FOV ma x D η - d eye R eye + l / ( v sin α i n ) ,

wherein v is the refractive index of the waveguide, typically between 1.5 and 1.6, l is the distance between the input coupling central axis and output coupling central axis, about 40-60 mm, Dη is the range of the input light beam in the direction perpendicular to the waveguide.

If the field of view required in the X direction is 30°, with the parameters given above, the width of the light beam width in the X direction will be approximately 42 mm. The width in the horizontal direction is given by the formula SZ=T tan (αin). Therefore, the width of the light beam width in the horizontal direction is about approximately SZ=6.8 mm, which indicates the aspect ratio of the incident light beam to be 6. This may require the numerical aperture of the collimating optical system to be very large, making it difficult to make a compact and portable system.

FIG. 3 is a structural diagram of a free-form curved surface projection optical system. It can be used in augmented reality transmission-type imaging optical system. In FIG. 3, light coming from microdisplay 5 transmits through optical surface 4 of the free-form curved surface prism, has a total reflection on optical surface 2 and reaches towards the concave reflective surface 3. After the reflection off the reflective surface 3, the light enters the user's eyes through optical surface 2. In augmented reality transmissive helmet, the optical structure of the internal channel does not change Optical surface 3 uses a transflective structure. The energy of the external light loses ½ of its energy when it is incident on the optical surface 3, and a portion transmits through optical surface 3 and optical surface 2 to enter the user's pupil.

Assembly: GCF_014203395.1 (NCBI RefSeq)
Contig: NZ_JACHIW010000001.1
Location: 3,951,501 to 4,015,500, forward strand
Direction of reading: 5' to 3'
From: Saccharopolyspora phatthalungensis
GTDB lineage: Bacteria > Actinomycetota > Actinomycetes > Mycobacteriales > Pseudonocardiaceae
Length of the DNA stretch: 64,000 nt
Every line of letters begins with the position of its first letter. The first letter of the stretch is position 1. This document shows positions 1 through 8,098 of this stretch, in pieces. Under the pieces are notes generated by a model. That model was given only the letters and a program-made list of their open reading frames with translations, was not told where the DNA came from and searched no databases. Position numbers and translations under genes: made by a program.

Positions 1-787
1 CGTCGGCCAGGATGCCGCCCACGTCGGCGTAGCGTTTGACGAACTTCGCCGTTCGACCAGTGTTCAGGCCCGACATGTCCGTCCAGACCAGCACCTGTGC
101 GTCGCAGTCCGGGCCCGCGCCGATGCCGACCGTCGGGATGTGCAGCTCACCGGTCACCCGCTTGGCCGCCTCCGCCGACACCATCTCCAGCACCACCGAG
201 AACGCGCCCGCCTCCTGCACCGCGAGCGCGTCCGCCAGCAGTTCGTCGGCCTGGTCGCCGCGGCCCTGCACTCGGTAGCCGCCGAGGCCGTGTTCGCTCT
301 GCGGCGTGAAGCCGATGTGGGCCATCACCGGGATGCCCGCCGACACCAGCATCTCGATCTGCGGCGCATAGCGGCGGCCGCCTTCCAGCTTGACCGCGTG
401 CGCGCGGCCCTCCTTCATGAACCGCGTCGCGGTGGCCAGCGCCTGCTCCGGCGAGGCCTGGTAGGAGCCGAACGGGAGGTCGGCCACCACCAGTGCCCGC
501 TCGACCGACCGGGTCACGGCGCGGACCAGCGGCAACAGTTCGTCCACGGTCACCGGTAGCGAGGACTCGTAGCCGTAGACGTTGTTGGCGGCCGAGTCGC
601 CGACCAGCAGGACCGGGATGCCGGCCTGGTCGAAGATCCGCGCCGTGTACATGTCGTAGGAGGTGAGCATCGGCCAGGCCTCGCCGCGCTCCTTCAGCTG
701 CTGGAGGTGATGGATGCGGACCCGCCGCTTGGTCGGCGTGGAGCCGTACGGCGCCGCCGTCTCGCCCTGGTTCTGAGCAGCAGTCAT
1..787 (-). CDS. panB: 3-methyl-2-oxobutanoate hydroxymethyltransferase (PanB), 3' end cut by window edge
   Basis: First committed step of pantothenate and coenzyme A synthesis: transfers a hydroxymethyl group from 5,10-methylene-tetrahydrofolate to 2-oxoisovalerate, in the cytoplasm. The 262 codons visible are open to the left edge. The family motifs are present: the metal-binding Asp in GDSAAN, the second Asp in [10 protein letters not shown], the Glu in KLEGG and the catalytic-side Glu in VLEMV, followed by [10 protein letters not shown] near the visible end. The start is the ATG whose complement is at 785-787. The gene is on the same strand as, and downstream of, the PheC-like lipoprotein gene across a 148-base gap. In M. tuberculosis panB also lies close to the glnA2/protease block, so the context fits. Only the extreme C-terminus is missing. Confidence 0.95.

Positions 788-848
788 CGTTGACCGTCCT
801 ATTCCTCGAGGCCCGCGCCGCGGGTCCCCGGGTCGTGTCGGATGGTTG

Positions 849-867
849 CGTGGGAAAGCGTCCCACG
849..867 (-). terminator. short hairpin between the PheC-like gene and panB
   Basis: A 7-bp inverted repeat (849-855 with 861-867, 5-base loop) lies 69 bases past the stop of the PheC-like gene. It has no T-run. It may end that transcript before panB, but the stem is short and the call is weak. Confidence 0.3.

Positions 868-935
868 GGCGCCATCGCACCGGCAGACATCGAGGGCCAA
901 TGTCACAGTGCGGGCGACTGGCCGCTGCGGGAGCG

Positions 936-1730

FIG. 4 is a diagram of a planar waveguide display system according to an embodiment; it comprises waveguide optical elements and a projection optical system. The projection optical system further includes an illumination light engine system. The conventional projection system may use a spherical lens or a conventional aspherical lens. The bulky projection system causes difficulties in reducing the weight and volume of the waveguide helmet system.

FIG. 5 is a schematic diagram illustrating the relative relationship between the exit pupil and the entrance pupil of the projection system; if the exit pupils of the projection system in two directions are the same and they located in the input coupling end of the waveguide optical element, at the exit pupil position of the system, light beams of different fields of views in the direction perpendicular to the exit expansion direction may separate, making it impossible for the user's eyes to see the full image simultaneously. If the exit pupil in the direction perpendicular to the exit pupil expansion direction is located in the entrance pupil position of the optical waveguide element, the position of the exit pupil of the system can form a superimposed and expanded exit pupil.